Well, we received a call around dinnertime this evening from one of Patty's cardiologists. Her PRA numbers were relatively unchanged, although the doctor claimed that these numbers show "some improvement" over the numbers from last month. Wow. In addition, he said that some of the specific antigens that were new to the last reading did not appear this time around, which would suggest that the drug regimen may be having some minor positive effect. Overall, though, the numbers speak volumes about just how resilient Patty's antibodies truly are.
We did get a sense this time that doctors are recognizing that Patty's problems are unlikely to have a simple resolution, and that the steps taken thus far aren't yielding hopeful outcomes. Also, this doctor said they are now wanting to weigh quality of life more heavily in options being considered. We are a bit worried that doctors are feeling we are resistant to new options; this isn't the case. We just want to make sure that Patty doesn't try one illness-inducing treatment after another without ever having a chance to enjoy a few weeks or months of nausea-free living. I want my wife to be able to wake up in the morning and immediately do whatever she wants with her day, without having one malady or another keep her down.
Sometime in the near future, doctors are supposed to get back to us with some additional thoughts about next steps. Here's what we either think or know:
- We know that one option being considered is to hit Patty with huge doses of Cytoxan intravenously once a month, rather than have her take pills daily that make her sick. The idea here would be to keep Patty premedicated (or, as I would call it, "doped up") for the time her body would normally be suffering side effects.
- We do know that an appointment is being scheduled with a lupus/immunology expert. Of course, it will be hard to truly understand the lupus influence since Patty is on cytoxan, and our understanding is that Patty will always be on cytoxan or similar drugs. This issue is at the root of our challenge to doctors -- if Patty is always on a drug that makes her perpetually sick, how can she ever enjoy any real quality of life?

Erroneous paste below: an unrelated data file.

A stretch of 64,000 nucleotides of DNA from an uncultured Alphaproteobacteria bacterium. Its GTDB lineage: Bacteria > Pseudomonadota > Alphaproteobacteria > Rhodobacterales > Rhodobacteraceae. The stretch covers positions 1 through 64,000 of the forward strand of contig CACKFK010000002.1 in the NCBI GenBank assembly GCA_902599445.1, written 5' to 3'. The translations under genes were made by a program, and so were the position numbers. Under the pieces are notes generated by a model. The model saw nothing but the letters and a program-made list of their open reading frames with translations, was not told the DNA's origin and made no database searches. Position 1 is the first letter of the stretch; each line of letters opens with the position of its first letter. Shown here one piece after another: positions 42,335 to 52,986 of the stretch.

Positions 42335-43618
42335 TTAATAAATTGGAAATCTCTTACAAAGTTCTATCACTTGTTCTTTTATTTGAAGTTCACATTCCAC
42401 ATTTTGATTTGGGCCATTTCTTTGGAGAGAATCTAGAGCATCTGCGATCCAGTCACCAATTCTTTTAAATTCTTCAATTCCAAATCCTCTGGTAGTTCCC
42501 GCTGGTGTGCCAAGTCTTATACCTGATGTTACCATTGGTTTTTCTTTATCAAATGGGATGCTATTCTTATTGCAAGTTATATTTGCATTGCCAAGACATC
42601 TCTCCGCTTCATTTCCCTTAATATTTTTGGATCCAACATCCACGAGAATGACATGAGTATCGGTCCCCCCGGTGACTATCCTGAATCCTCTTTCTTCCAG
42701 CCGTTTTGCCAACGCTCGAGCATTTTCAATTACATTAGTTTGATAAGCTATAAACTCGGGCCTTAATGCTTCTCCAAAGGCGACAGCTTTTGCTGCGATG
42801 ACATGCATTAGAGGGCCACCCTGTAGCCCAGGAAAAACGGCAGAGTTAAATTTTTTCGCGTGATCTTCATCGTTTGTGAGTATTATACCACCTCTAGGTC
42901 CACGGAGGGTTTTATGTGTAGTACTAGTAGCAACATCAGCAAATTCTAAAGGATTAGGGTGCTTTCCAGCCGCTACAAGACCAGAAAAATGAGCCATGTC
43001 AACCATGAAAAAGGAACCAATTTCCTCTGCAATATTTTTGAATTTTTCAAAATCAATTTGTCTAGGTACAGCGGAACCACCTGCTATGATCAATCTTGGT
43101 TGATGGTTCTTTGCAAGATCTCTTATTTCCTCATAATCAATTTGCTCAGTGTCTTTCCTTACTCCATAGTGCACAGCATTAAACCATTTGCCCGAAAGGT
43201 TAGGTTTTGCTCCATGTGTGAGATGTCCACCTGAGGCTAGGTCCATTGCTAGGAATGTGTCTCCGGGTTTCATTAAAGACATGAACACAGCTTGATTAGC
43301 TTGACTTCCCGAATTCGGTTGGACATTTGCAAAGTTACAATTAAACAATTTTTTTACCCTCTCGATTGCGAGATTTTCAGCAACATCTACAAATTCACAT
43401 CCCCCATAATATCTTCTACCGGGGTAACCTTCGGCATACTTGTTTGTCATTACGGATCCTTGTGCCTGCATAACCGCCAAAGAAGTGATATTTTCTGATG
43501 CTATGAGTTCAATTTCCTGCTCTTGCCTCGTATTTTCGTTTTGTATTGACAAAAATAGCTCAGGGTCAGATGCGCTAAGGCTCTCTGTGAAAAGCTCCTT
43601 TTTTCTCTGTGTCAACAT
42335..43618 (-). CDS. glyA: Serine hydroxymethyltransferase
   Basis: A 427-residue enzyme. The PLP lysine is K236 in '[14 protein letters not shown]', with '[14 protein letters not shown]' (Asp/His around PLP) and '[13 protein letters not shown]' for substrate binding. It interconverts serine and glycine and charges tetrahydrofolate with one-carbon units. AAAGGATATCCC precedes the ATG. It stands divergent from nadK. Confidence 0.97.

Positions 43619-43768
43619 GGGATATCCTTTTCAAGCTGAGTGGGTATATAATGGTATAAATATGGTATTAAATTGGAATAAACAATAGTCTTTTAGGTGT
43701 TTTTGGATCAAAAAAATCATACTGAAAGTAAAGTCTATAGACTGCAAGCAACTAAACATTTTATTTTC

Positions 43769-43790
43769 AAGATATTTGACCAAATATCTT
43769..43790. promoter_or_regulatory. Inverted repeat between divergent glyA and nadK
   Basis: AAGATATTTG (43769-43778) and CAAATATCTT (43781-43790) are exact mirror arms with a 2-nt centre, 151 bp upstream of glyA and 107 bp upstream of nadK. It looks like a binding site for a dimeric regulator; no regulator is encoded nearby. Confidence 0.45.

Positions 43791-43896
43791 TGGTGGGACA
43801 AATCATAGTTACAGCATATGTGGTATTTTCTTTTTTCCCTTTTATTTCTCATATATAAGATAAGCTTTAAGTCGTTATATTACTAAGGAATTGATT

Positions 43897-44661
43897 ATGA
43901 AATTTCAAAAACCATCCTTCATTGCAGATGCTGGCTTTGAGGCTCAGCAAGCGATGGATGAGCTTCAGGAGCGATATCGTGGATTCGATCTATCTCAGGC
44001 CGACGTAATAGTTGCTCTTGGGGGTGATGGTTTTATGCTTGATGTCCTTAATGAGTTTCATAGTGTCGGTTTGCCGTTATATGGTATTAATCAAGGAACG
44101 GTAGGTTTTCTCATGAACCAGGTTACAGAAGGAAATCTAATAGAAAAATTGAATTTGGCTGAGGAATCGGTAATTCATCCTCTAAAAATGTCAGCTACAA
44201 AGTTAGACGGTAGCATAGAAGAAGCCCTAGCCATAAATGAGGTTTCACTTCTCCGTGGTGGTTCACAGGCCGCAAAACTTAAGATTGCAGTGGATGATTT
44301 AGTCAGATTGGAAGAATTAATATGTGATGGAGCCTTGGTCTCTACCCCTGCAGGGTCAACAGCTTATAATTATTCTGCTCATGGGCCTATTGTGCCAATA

- We know that total lymphoid irradiation (TLI) is being considered as an option. This is a treatment usually reserved for post-transplant rejection issues, but it has been successful in certain instances to reduce antibodies before transplant. We're wondering how likely it will be that the insurance company will agree to pay for these "hail mary" types of interventions.
- The other option on the table is administration of the drug rituximab. This drug is usually used to treat non-Hodgkin's lymphoma, but has been used in recent years to help reduce antibodies before renal transplantation. If I understand correctly, doctors hope that a side effect of the drug -- depletion of antibodies -- will work in Patty's favor. Although two doctors suggested this drug is "well tolerated by most," online stats suggest that 99% of people experience adverse effects, several of which sound pretty frightening. If I understand the literature, three of the 769 study subjects died of cardiac events shortly after receiving their first dose, and others contracted other serious conditions, such as meningitis. As always, these are the types of drugs that can work near-miracles, but there always seems to be an accompanying gamble.
Well, that's enough for now. Our emotions are fluctuating tonight. We've had a few glimmers of non-denial, which we don't seem prepared to face right now. For the most part, Patty has been giggling about how doctors are once again saying they will "put their heads together;" our presumption then, and now, has been that they are thinking and talking about Patty's case, so this struck Patty as a bit humorous. Perhaps the next time we write we'll have let this sink in a little more. I hope not.